Visitors to this year’s NE1 Newcastle Motor Show on the weekend of Saturday 4 and Sunday 5 August will be given a glimpse into the future of automotive technology as Northumbria University unveils an electric racing car built by its students.
The Formula-style car was designed and constructed by a team of students from Northumbria’s Mechanical, Automotive and Electrical Engineering programmes.
It will be on display on Grey Street during the annual NE1 Newcastle Motor Show, which takes place in Newcastle City Centre, allowing people to find out more about emerging automotive technologies and the work going on at Northumbria.
The car was built for the national Formula Student competition, a multi-university student design project managed by the UK Institution of Mechanical Engineers in which students demonstrate their creativity and engineering skills through the design, manufacture and financing of a small Formula-style race car.
Dr Azimov said: “At Northumbria we teach our students about the practical application of engineering. Taking part in the Formula Student project this year has provided a brilliant platform for students to learn mechanical and automotive engineering theories and develop new techniques.
“We know there is a growing need from the automotive industry for university courses to provide experience in applying theoretical understanding to real problems. By giving our students this kind of opportunity we are equipping them with the skills and experience they will need when it comes to starting their careers.”
This isn’t the first time Northumbria students have pushed the boundaries of automotive design – last year a team of students constructed a car powered by bioethanol, a renewable fuel made from agricultural crops or recycled wastes and residues which produces fewer emissions and greenhouse gases than traditional petrol or diesel.
It was this focus on automotive innovation which led to Northumbria University being invited to exhibit at this year’s NE1 Newcastle Motor Show.
Ben Whitfield, Marketing & Events Manager for Newcastle NE1 Ltd, which organises the event, said: “One of our goals this year is to include a focus on electric vehicles, advances in motoring technology and showcasing technological advancements. We heard about the work going on at Northumbria University and were keen to showcase this to our visitors at this year’s event.”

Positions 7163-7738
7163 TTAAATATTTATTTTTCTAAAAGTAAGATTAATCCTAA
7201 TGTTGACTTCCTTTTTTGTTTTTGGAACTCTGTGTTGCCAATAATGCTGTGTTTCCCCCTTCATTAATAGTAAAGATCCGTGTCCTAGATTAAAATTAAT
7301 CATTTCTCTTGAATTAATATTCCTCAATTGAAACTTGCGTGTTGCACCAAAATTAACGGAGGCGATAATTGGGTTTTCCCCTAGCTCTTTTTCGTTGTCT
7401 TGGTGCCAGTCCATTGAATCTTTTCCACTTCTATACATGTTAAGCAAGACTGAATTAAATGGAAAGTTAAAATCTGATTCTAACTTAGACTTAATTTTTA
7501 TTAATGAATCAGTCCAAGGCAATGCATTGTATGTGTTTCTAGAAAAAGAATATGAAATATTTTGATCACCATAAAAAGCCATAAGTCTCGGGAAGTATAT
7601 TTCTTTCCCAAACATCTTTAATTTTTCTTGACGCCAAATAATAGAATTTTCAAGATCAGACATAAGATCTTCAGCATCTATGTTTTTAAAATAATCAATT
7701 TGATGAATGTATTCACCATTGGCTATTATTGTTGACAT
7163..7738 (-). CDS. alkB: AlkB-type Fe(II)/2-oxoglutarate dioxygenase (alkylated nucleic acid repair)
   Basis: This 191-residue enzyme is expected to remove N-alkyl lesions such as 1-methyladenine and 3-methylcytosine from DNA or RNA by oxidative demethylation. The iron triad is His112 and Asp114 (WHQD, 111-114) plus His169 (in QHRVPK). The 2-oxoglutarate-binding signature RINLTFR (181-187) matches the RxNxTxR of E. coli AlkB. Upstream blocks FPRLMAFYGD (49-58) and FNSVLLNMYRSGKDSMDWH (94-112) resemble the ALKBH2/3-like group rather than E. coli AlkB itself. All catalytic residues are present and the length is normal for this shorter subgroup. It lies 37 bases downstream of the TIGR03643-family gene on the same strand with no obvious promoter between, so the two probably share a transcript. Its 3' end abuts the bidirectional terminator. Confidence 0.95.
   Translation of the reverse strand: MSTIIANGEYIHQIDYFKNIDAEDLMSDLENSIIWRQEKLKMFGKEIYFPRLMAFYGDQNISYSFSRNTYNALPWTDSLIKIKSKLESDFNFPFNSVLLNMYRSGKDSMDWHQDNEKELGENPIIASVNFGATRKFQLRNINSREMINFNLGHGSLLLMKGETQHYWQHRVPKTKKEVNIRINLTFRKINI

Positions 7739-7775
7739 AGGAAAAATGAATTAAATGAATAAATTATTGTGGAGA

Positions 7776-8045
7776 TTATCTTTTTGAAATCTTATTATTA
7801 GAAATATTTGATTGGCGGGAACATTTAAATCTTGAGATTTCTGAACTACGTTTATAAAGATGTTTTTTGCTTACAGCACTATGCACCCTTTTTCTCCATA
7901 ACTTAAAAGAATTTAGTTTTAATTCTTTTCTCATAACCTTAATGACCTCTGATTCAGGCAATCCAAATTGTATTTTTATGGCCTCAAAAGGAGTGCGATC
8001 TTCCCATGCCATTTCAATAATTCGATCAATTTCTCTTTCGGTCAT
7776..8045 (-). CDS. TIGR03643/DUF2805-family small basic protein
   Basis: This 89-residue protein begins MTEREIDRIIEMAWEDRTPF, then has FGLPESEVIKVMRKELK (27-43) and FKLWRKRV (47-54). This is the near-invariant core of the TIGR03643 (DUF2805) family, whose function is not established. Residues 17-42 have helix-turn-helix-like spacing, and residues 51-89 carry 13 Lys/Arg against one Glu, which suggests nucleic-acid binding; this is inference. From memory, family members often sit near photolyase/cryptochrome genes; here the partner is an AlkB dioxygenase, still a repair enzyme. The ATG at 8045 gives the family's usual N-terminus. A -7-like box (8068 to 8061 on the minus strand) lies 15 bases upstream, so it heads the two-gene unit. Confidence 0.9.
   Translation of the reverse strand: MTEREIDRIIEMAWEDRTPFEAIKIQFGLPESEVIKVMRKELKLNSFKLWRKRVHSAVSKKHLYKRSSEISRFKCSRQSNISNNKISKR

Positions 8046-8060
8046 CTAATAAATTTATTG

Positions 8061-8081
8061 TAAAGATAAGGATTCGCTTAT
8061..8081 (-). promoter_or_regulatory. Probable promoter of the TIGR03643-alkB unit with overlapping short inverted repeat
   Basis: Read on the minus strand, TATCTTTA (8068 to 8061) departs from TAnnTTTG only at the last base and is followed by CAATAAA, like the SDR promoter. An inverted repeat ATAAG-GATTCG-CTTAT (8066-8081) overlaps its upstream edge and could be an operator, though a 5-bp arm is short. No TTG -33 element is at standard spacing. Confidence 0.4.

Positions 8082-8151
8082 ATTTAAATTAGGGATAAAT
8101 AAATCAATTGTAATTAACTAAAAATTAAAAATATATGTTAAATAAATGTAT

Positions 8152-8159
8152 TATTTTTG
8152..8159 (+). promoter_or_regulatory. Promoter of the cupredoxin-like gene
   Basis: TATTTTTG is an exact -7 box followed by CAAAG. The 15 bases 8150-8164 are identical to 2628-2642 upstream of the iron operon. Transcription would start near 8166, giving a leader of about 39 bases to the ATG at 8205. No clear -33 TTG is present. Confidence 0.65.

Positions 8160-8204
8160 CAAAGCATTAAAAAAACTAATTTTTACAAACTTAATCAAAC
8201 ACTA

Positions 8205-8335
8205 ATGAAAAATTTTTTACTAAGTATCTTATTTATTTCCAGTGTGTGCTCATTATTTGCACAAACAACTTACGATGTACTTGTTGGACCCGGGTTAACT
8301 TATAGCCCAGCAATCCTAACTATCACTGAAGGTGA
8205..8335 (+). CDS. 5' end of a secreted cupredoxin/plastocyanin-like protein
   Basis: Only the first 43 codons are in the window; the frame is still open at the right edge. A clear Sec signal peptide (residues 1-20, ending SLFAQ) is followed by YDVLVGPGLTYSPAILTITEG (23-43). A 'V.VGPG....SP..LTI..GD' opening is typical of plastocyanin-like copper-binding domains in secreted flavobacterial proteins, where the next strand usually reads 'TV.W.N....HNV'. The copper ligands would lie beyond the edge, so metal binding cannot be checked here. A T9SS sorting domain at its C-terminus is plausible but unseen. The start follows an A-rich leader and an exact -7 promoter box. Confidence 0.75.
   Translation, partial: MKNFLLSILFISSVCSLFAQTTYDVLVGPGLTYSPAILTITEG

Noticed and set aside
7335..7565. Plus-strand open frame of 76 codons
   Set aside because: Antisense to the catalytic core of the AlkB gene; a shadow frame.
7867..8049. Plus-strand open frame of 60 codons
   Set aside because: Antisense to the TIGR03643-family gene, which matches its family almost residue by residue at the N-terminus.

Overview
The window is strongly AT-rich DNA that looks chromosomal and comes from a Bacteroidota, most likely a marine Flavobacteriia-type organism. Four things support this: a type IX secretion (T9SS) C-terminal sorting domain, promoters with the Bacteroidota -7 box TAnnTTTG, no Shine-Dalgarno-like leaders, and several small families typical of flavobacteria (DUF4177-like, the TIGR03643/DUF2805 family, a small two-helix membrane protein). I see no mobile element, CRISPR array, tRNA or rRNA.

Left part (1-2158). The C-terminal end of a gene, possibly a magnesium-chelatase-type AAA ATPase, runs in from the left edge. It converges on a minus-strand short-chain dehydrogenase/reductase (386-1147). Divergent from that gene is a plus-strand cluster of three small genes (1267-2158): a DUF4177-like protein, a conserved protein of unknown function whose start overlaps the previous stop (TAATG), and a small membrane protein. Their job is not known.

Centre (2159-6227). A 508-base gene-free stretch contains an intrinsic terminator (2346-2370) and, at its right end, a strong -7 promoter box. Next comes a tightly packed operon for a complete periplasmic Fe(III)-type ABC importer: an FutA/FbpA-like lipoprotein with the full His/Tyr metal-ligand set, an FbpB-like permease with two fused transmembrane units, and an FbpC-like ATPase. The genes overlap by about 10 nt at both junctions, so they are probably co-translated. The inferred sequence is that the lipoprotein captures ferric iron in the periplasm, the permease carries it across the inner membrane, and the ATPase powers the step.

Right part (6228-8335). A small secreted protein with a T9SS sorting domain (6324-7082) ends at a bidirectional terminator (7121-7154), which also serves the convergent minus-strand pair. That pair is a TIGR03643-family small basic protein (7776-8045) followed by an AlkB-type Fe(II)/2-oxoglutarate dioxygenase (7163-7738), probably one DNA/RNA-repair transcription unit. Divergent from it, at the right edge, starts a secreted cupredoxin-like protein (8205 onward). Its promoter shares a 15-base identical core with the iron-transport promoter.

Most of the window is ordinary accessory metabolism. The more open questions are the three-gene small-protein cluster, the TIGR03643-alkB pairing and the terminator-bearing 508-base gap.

More than 100,000 visitors are expected to visit the NE1 Newcastle Motor Show over two days, with other attractions including the BLOODHOUND Supersonic car – the world's most powerful rocket and engine fuelled land vehicle, boasting 135,000bhp.
Stunt driver Paul Swift will also be carrying out a number of displays, with a wide variety of car dealers lining the streets of the city with some of their latest models, including Aston Martin, Lexus, Tesla, BMW and Mini, as well as others.
Northumbria has made significant investment in its Science, Technology, Engineering and Mathematics (STEM) facilities in recent years, with £6.7m, part-funded by the Higher Education Funding Council for England, spent on new equipment. This includes an engine test cell, scanning electron microscope, Mazak CNC machine, scanning ion mass spectrometer and wind tunnel, all of which provide first class facilities for research and teaching.
Northumbria’s Automotive Engineering BEng (Hons) and MEng course provides a foundational grounding in engineering and aspects of vehicle design. Modules include ‘Powertrain and Chassis Systems’, ‘Drive Cycles and Vehicle Performance Modelling’, ‘Automotive Design and Analysis’, ‘Vehicle Dynamics’ and others. Students are encouraged to spend a full year in the automotive industry between their second and final years.
Northumbria is a research-rich, business-focused, professional university with a global reputation for academic excellence. To find out more about our courses go to www.northumbria.ac.uk
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